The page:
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Toxicity and in vivo release profile of sirolimus from implants into the vitreous of rabbits’ eyes

  • Mayara Rodrigues Brandão De Paiva
  • Nayara Almeida Lage
  • Maria Carolina Andrade Guerra
  • Marcos Paulo Gomes Mol
  • Marcela Coelho Silva Ribeiro
  • Gustavo De Oliveira Fulgêncio
  • Dawidson A. Gomes
  • Isabela Da Costa César
  • Sílvia Ligório FialhoEmail author
  • Armando Silva-Cunha
Original Research Article
  • 28 Downloads

Abstract

Purpose

To assess the in vivo release profile and the retinal toxicity of a poly (lactic-co-glycolic acid) (PLGA) sustained-release sirolimus (SRL) intravitreal implant in normal rabbit eyes.

Methods

PLGA intravitreal implants containing or not SRL were prepared, and the viability of ARPE-19 and hES-RPE human retinal cell lines was examined after 24 and 72 h of exposure to implants. New Zealand rabbits were randomly divided into two groups that received intravitreal implants containing or not SRL. At each time point (1–8 weeks), four animals from the SRL group were euthanized, the vitreous was collected, and drug concentration was calculated. Clinical evaluation of the eyes was performed weekly for 8 weeks after administration. Electroretinography (ERG) was recorded in other eight animals, four for each group, at baseline and at 24 h, 1, 4, 6, and 8 weeks after the injection. ERG was carried out using scotopic and photopic protocols. The safety of the implants was assessed using statistical analysis of the ERG parameters (a and b waves, a and b implicit time, B/A ratio, oscillatory potential, and Naka–Rushton analysis) comparing the functional integrity of the retina between the PLGA and SRL-PLGA groups. After the last electrophysiological assessment, the rabbits were euthanized and retinal histopathology was realized.

Results

After 24 and 72 h of incubation with PLGA or SRL-PLGA implants, ARPE-19 and hES-RPE cells showed viability over 70%. The maximum concentration of SRL (199.8 ng/mL) released from the device occurred within 4 weeks. No toxic effects of the implants or increase in the intraocular pressure was observed through clinical evaluation of the eye. ERG responses showed no significant difference between the eyes that received PLGA or SRL-PLGA implants at baseline and throughout the 8 weeks of follow-up. No remarkable difference in retinal histopathology was detected in rabbit eyes treated with PLGA or SRL-PLGA implants.

Conclusions

Intravitreal PLGA or SRL-PLGA implants caused no significant reduction in cell viability and showed no evident toxic effect on the function or structure of the retina of the animals. SRL was released from PLGA implant after application in the vitreous of rabbits during 8 weeks.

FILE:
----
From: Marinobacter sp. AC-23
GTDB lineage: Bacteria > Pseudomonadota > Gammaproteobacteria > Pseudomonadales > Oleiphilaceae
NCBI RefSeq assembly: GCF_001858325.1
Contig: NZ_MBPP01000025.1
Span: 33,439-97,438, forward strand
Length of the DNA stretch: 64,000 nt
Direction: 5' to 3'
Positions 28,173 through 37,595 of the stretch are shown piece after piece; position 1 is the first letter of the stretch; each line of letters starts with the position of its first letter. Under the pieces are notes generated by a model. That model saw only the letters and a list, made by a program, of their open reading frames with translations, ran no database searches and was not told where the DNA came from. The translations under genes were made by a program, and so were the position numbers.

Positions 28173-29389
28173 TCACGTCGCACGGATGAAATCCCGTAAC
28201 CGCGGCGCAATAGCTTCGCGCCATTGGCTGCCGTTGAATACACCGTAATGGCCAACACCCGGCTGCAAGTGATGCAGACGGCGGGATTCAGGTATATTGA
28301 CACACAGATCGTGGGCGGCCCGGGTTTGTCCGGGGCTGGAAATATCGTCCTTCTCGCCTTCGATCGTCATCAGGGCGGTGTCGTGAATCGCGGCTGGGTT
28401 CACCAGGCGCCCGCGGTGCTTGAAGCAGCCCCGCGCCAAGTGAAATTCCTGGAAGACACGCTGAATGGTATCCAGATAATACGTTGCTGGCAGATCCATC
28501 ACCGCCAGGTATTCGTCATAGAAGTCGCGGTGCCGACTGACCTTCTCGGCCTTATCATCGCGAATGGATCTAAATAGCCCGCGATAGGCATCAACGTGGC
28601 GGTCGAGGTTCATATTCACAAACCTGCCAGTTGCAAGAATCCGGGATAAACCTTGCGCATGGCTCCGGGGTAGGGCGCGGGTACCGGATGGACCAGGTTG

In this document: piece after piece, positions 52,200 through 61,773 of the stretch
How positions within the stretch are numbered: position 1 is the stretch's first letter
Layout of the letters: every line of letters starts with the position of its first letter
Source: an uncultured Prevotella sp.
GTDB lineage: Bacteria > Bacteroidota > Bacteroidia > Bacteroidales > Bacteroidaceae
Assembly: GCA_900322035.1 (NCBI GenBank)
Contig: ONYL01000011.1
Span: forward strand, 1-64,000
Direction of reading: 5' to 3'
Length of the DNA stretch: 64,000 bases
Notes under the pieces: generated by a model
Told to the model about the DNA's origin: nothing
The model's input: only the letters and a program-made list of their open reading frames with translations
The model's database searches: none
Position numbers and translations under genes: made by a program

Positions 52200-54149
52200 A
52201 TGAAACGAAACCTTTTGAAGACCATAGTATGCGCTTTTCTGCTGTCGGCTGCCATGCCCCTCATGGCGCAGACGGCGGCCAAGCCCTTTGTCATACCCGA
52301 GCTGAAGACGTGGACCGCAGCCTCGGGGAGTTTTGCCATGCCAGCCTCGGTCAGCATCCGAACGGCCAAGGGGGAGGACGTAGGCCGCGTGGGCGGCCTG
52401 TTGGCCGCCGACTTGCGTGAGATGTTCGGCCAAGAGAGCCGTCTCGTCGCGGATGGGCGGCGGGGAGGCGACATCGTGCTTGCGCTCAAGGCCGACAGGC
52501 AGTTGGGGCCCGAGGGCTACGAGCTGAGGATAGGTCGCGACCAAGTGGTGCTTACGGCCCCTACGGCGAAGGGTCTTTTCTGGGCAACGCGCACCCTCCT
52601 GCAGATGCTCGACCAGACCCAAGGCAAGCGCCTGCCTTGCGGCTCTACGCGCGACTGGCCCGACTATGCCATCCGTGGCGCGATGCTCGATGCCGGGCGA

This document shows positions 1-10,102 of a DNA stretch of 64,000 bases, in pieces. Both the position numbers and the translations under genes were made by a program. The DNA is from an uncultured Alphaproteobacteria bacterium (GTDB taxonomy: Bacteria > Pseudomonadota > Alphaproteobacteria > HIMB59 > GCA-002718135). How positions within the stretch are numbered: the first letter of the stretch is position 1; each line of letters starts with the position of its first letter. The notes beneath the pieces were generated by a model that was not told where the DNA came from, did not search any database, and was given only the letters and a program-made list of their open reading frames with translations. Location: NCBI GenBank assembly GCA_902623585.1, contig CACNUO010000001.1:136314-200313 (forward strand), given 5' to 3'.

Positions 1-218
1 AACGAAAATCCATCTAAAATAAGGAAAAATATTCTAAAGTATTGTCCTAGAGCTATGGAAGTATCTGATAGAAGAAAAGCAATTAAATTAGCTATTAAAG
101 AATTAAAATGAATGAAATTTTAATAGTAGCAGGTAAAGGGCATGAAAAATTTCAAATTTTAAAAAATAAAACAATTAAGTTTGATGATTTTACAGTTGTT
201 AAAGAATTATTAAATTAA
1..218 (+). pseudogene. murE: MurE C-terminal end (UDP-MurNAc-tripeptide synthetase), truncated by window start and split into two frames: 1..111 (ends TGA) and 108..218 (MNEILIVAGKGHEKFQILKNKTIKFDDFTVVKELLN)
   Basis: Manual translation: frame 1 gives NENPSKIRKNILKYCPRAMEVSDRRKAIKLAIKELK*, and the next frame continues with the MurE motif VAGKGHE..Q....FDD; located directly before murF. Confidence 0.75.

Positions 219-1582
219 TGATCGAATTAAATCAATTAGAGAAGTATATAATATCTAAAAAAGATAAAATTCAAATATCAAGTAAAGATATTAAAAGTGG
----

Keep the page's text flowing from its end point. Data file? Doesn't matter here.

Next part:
Keywords

Cell viability Electroretinography Intravitreal drug delivery Sirolimus Biodegradable implant Toxicity 

Notes

Acknowledgements

The authors thank CNPq/MCT (Brazil), Fapemig (Brazil), and CAPES/MEC (Brazil) for the financial support.

Compliance with ethical standards

Conflicts of interest

The authors declare that they have no conflict of interest.

Data availability

The datasets generated during and/or analyzed during the current study are available from the corresponding author on reasonable request.

Informed consent

Informed consent was not applicable.

Statement of human rights

This article does not contain any studies with human participants performed by any of the authors.

Statement on the welfare of animals

All applicable international, national, and/or institutional guidelines for the care and use of animals were followed. All procedures performed in studies involving animals were in accordance with the ethical standards of the institution or practice at which the studies were conducted.

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Copyright information

© Springer-Verlag GmbH Germany, part of Springer Nature 2018

Authors and Affiliations

  • Mayara Rodrigues Brandão De Paiva
    • 1
  • Nayara Almeida Lage
    • 1
  • Maria Carolina Andrade Guerra
    • 2
  • Marcos Paulo Gomes Mol
    • 2
  • Marcela Coelho Silva Ribeiro
    • 1
  • Gustavo De Oliveira Fulgêncio
    • 1
  • Dawidson A. Gomes
    • 3
  • Isabela Da Costa César
    • 1
  • Sílvia Ligório Fialho
    • 2
    Email author
  • Armando Silva-Cunha
    • 1
  1. 1.Faculty of PharmacyFederal University of Minas GeraisBelo HorizonteBrazil
  2. 2.Pharmaceutical Research and DevelopmentEzequiel Dias FoundationBelo HorizonteBrazil
  3. 3.Department of Biochemistry and ImmunologyFederal University of Minas GeraisBelo HorizonteBrazil

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